14. ^ Apter D (February 1980). "Serum steroids and pituitary hormones in female puberty: a partly longitudinal study". Clinical Endocrinology. 12 (2): 107–20. doi:10.1111/j.1365-2265.1980.tb02125.x. PMID 6249519. S2CID 19913395.
  15. ^ Marino JL, Skinner SR, Doherty DA, Rosenthal SL, Cooper Robbins SC, Cannon J, Hickey M (December 2013). "Age at menarche and age at first sexual intercourse: a prospective cohort study" (PDF). Pediatrics. 132 (6): 1028–36. doi:10.1542/peds.2012-3634. hdl:11343/219824. PMID 24218473. S2CID 1930969.
  16. ^ "First period: Early signs, how long it lasts, and self-care tips". www.medicalnewstoday.com. 2021-01-27. Retrieved 2022-03-21.
  17. ^ R. Stanhope; C. Traggiai (2006). "Isolated Menarche". Precocious Puberty (Complete, Partial). Armenian Health Network. Retrieved 2006-11-26.
  18. ^ Umławska W, Krzyzanowska M (2009). "[Puberty in certain chronic illness]". Pediatric Endocrinology, Diabetes, and Metabolism (Review). 15 (3): 216–18. PMID 20384185.
  19. ^ Traggiai C, Stanhope R (February 2003). "Disorders of pubertal development". Best Practice & Research. Clinical Obstetrics & Gynaecology (Review). 17 (1): 41–56. doi:10.1053/ybeog.2003.0360. PMID 12758225.
  20. ^ a b Leffler DA, Green PH, Fasano A (October 2015). "Extraintestinal manifestations of coeliac disease". Nature Reviews. Gastroenterology & Hepatology (Review). 12 (10): 561–71. doi:10.1038/nrgastro.2015.131. PMID 26260366. S2CID 15561525.
  21. ^ Tersigni C, Castellani R, de Waure C, Fattorossi A, De Spirito M, Gasbarrini A, et al. (2014). "Celiac disease and reproductive disorders: meta-analysis of epidemiologic associations and potential pathogenic mechanisms". Human Reproduction Update (Review). 20 (4): 582–93. doi:10.1093/humupd/dmu007. hdl:10807/56796. PMID 24619876.
  22. ^ Wei C, Crowne EC (May 2016). "Recent advances in the understanding and management of delayed puberty". Archives of Disease in Childhood (Review). 101 (5): 481–88. doi:10.1136/archdischild-2014-307963. PMID 26353794. S2CID 5372175.
  23. ^ Mearin ML (June 2015). "The prevention of coeliac disease". Best Practice & Research. Clinical Gastroenterology (Review). 29 (3): 493–501. doi:10.1016/j.bpg.2015.04.003. PMID 26060113.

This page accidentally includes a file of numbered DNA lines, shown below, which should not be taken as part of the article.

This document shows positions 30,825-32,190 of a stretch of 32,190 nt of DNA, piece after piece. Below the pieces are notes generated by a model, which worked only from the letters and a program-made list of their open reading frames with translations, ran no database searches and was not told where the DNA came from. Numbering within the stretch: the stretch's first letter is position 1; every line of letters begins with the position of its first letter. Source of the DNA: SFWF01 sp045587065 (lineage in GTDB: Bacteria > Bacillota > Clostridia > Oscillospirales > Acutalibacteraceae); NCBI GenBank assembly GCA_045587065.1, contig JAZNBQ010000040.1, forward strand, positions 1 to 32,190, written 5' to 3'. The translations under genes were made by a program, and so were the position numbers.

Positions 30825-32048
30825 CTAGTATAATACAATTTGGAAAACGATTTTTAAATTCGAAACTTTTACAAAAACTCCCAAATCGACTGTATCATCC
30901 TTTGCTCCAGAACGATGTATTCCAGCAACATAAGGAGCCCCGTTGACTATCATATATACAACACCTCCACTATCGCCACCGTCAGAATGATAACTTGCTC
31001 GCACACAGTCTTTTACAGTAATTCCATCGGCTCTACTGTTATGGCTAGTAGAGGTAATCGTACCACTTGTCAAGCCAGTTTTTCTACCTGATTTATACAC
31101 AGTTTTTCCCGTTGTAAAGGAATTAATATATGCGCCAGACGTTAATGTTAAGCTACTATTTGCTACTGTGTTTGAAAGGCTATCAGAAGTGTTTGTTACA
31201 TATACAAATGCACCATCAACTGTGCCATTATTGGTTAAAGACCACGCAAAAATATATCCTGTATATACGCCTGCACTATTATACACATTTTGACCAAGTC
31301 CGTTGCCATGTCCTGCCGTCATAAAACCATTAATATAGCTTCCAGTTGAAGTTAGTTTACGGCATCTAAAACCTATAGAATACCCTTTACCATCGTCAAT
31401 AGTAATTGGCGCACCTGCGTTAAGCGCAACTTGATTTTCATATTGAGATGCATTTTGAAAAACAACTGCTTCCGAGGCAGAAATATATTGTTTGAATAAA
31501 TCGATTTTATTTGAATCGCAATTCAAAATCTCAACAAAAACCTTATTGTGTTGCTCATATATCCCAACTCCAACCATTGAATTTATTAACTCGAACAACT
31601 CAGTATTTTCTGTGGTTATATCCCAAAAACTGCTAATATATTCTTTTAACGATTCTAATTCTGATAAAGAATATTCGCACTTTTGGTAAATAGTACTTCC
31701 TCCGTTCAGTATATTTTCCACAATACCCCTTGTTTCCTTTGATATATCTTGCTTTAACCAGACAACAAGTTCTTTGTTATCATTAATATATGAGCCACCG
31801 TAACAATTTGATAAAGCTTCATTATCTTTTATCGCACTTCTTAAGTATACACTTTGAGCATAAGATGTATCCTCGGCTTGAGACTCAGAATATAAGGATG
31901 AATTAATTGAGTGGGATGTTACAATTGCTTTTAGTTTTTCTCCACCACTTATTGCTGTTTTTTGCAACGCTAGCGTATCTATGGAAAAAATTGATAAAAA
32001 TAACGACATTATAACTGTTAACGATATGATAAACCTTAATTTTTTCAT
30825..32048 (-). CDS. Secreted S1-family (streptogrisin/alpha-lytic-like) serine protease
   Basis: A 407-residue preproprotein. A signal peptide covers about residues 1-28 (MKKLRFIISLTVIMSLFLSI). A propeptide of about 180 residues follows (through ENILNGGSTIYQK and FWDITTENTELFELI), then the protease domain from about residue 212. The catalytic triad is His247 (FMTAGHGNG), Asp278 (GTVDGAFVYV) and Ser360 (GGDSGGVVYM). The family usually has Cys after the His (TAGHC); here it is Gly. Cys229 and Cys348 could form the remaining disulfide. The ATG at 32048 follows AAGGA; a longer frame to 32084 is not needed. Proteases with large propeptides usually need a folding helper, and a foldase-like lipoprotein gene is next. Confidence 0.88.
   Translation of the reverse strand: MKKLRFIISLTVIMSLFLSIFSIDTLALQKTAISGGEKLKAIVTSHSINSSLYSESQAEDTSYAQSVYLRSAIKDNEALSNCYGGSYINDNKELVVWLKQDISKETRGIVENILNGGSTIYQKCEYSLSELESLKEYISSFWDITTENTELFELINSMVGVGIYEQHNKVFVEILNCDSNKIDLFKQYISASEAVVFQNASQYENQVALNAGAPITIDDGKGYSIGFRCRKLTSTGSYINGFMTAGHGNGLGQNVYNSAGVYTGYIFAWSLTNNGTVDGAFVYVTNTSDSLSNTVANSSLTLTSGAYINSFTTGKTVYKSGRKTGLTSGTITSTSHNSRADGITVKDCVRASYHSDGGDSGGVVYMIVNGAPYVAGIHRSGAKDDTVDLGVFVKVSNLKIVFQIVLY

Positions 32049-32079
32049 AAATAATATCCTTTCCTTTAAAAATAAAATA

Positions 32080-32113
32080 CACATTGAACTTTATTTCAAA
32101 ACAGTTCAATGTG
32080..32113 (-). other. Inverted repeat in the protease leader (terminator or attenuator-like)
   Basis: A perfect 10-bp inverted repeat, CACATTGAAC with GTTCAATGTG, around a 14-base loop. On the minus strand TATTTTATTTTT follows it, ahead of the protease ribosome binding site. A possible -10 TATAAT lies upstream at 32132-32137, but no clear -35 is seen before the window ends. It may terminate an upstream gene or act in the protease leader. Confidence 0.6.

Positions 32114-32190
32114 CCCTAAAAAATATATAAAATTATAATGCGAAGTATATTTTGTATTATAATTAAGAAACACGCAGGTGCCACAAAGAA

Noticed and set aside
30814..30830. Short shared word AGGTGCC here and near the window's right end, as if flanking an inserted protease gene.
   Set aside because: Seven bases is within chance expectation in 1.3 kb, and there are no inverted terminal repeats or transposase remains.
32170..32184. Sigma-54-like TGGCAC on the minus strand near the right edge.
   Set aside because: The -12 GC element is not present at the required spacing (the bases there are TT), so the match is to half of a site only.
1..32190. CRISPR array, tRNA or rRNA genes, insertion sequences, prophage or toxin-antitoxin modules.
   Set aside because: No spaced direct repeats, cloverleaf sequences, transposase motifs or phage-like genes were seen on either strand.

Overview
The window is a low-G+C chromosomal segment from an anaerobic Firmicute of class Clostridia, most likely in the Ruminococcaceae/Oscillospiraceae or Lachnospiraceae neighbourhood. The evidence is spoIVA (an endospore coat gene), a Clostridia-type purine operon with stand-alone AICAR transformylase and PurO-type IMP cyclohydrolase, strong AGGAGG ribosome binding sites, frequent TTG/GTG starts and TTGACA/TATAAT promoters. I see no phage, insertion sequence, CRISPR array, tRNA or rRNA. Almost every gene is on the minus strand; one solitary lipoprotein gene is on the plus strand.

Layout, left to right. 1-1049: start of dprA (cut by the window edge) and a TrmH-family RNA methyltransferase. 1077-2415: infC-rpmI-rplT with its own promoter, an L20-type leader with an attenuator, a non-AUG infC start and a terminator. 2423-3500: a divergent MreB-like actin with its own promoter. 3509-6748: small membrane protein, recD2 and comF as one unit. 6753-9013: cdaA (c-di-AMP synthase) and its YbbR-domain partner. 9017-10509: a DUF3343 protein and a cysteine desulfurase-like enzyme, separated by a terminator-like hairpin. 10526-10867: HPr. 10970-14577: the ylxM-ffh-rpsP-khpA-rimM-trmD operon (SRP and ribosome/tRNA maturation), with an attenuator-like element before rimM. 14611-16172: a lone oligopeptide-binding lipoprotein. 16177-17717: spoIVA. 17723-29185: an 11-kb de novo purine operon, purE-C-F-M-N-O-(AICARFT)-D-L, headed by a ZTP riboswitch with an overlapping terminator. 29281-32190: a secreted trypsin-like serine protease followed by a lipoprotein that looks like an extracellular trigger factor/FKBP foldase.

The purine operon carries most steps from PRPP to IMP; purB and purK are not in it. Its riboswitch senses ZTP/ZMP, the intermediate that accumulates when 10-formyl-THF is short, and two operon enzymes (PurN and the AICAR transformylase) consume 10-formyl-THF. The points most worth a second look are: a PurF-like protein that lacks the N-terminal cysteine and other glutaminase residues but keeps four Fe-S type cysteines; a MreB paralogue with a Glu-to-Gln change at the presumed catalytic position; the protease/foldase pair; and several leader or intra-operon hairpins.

24. ^ Guandalini S, Assiri A (March 2014). "Celiac disease: a review". JAMA Pediatrics. 168 (3): 272–78. doi:10.1001/jamapediatrics.2013.3858. PMID 24395055.
  25. ^ Levy J, Bernstein L, Silber N (December 2014). "Celiac disease: an immune dysregulation syndrome". Current Problems in Pediatric and Adolescent Health Care (Review). 44 (11): 324–27. doi:10.1016/j.cppeds.2014.10.002. PMID 25499458.
  26. ^ Kapil U, Bhadoria AS, Sareen N, Singh P, Dwivedi SN (2014). "Reproductive factors and risk of breast cancer: A Review". Indian Journal of Cancer. 51 (4): 571–76. doi:10.4103/0019-509X.175345. PMID 26842199.
  27. ^ Luijken J, van der Schouw YT, Mensink D, Onland-Moret NC (October 2017). "Association between age at menarche and cardiovascular disease: A systematic review on risk and potential mechanisms". Maturitas. 104: 96–116. doi:10.1016/j.maturitas.2017.07.009. PMID 28923182.
  28. ^ Zhang Z, Hu X, Yang C, Chen X (March 2019). "Early age at menarche is associated with insulin resistance: a systemic review and meta-analysis". Postgraduate Medicine. 131 (2): 144–50. doi:10.1080/00325481.2019.1559429. PMID 30560708. S2CID 56178701.
  29. ^ Li W, Liu Q, Deng X, Chen Y, Liu S, Story M (October 2017). "Association between Obesity and Puberty Timing: A Systematic Review and Meta-Analysis". International Journal of Environmental Research and Public Health. 14 (10): 1266. doi:10.3390/ijerph14101266. PMC 5664767. PMID 29064384.
  30. ^ a b c d e f g h Morris DH, Jones ME, Schoemaker MJ, Ashworth A, Swerdlow AJ (November 2010). "Determinants of age at menarche in the UK: analyses from the Breakthrough Generations Study". British Journal of Cancer. 103 (11): 1760–64. doi:10.1038/sj.bjc.6605978. PMC 2994234. PMID 21045834.
  31. ^ Belsky J, Steinberg L, Houts RM, Halpern-Felsher BL (January 2010). "The development of reproductive strategy in females: early maternal harshness --> earlier menarche --> increased sexual risk taking". Developmental Psychology. 46 (1): 120–28. doi:10.1037/a0015549. PMID 20053011.